The Twelve Capriccios Op. 7 (with the accompaniment of a second violoncello ad libitum) and Etudes Op. 35 featuring different techniques (complicated double stops, chord and strokes technique) and with definite musical merits, are widely used in contemporary teaching, especially in the new capriccio genre of teaching literature.

There were two trends in the development of the instructive teaching genre of the 19th-century cello literature: the first (more characteristic of the German school) involves numerous schematic etudes and daily exercises aimed at teaching only technical skill, the second (more typical of the French and Russian schools and David Popper) arose out of the aspiration to combine purely technical and artistically expressive requirements. One can see this from the fact that the name "Etude" was replaced by the names "caprice" and "capriccio," "prelude," "concert Etude" etc., and there were introduced programmatic titles


Twenty-four etudes written in the 1850s by Felix Battanchon, which were dedicated to Daniel Franqois Aubert, director of the Paris Conservatory and accepted for teaching there are still of academic value. They are very musical and reveal an excellent comprehension of the nature of the cello technique ("self-accompaniment," extension of the thumb position, chromatics, spiccato, etc.).

As far as the musical aspect is concerned, the third part is the most interesting. Themes of the etudes correspond to their programmatic titles: "Expectation," "Anxiety," "Whim," "Storm," "Blast" and "Hunt," which on the one hand reflect the romantic tendencies, and on the other, the aspiration to overcome the schematicism of the usual Etude material.

Among several of Battanchon's other books of etudes, well worth mentioning are his Etudes-Variations in Double Stops Op. 13, Eighteen Etudes on Themes from Compositions by Jan Stiastny Op. 21 and Six Artistic Etudes Op. 30. The musical miniatures, Twenty-five Preludes Op. 10, dedicated to certain artists are also of considerable interest.


Of the French violoncellists of the middle and second half of the 19th century, Pierre Alexandre Franqois Chevilliard (1811-1877) deserves mention. He was awarded the first prize of the Norblin class of the Paris Conservatory in 1827. From 1859, after a concert and orchestral career of many years, he became a professor at the Paris Conservatory.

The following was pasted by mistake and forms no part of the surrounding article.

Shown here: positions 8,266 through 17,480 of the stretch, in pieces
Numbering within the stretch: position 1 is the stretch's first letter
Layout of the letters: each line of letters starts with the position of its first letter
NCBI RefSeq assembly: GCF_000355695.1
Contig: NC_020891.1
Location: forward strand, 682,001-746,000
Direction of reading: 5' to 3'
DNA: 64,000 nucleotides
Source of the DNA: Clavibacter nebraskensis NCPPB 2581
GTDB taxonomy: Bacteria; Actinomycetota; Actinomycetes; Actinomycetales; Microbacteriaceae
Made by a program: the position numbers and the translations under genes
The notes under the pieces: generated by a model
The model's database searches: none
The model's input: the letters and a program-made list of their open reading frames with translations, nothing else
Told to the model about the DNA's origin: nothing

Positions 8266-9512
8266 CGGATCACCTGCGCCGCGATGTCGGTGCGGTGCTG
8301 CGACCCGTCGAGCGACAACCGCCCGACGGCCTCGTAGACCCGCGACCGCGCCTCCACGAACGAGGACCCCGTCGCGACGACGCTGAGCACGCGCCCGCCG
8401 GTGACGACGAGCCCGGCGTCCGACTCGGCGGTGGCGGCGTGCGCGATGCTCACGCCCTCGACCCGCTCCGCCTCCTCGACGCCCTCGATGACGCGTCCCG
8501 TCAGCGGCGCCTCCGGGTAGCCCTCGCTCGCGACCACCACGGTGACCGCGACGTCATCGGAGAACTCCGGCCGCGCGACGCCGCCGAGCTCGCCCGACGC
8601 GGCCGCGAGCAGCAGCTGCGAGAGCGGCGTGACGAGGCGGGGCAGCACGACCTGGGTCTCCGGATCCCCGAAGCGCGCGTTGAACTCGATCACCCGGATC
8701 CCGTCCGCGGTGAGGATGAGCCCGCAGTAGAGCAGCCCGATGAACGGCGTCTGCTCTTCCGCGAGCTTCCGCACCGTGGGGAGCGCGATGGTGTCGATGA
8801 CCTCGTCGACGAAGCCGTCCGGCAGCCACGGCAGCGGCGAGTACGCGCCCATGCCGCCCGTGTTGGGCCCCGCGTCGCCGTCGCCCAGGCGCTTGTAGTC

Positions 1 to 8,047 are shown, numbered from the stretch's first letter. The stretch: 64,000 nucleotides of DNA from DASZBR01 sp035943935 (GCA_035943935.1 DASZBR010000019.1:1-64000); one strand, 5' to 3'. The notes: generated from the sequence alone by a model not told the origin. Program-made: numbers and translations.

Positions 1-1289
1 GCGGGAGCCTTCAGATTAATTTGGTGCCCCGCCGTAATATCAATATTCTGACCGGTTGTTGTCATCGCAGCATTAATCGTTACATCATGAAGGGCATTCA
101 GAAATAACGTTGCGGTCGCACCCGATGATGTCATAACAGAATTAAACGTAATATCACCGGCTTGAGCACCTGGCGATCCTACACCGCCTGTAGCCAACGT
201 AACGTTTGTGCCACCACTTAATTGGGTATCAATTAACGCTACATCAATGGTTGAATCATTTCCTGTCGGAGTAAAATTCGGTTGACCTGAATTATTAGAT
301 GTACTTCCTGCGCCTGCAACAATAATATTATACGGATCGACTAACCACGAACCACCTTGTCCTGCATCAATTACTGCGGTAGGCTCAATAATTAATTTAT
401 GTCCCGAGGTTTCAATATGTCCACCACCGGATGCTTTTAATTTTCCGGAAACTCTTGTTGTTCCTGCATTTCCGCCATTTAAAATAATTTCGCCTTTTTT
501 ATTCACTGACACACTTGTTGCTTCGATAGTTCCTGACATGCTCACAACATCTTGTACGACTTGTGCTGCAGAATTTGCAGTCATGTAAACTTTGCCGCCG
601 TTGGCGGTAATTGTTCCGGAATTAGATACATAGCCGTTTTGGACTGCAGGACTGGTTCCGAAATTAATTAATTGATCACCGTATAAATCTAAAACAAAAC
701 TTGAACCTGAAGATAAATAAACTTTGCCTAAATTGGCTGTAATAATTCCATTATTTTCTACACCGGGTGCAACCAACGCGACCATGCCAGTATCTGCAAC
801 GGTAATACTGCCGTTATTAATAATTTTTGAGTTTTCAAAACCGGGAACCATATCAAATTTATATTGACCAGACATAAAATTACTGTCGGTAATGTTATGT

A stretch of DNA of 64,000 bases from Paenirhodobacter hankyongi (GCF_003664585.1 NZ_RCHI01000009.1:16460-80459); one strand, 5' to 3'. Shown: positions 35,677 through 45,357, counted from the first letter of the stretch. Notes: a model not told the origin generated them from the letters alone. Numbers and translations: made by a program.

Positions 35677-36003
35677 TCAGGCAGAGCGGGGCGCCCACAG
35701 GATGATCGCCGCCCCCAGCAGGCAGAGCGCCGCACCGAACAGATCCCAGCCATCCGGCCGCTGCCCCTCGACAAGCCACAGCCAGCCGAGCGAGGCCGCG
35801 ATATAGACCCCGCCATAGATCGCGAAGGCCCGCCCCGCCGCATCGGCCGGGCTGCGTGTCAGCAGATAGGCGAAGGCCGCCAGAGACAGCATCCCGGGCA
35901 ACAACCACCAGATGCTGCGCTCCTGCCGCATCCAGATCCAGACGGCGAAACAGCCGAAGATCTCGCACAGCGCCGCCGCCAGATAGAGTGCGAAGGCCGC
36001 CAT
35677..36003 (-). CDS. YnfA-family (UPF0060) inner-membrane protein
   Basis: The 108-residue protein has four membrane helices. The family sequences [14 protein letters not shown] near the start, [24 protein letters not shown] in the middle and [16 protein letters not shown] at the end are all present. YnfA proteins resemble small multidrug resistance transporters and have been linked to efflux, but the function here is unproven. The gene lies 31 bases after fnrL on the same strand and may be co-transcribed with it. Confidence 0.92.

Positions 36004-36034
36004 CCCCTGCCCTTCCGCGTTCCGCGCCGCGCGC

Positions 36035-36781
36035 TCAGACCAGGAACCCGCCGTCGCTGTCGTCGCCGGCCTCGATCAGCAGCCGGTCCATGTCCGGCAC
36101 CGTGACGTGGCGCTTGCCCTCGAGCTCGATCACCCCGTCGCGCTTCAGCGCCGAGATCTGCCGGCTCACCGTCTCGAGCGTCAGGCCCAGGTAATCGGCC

He won his fame particularly as a quartet performer -as one of the first popularizers of Beethoven's last quartets. Hector Berlioz and Pauline Viardot heard those works performed by the Chevilliard Quartet (with Maurin, Sabbatier and Mas) which was also extremely successful in appearances in Germany.

The Methods of Chevilliard and Rabaud (the first appeared in 1865 and the second about twenty years later) add to our picture of the French art of the violoncello in the second half of the 19th century. Rabaud was already writing about some cellists using the spike, but suggested that students should not resort to it without first mastering the "classical holding."

Both Rabaud and Chevilliard paid special attention to the use of scales in teaching, particularly in descending order. Their way of holding the bow near the frog (not at a distance as did Breval) is closer to the contemporary. Rabaud advised pupils to develop the detache -"broad" (detache proper) and "light" (spiccato), as well as martele and staccato. Both schools gave special emphasis to the development of versatile and flexible bowing technique which helped the cellist acquire the elegance and grace of strokes that was so typical of the French violoncello school.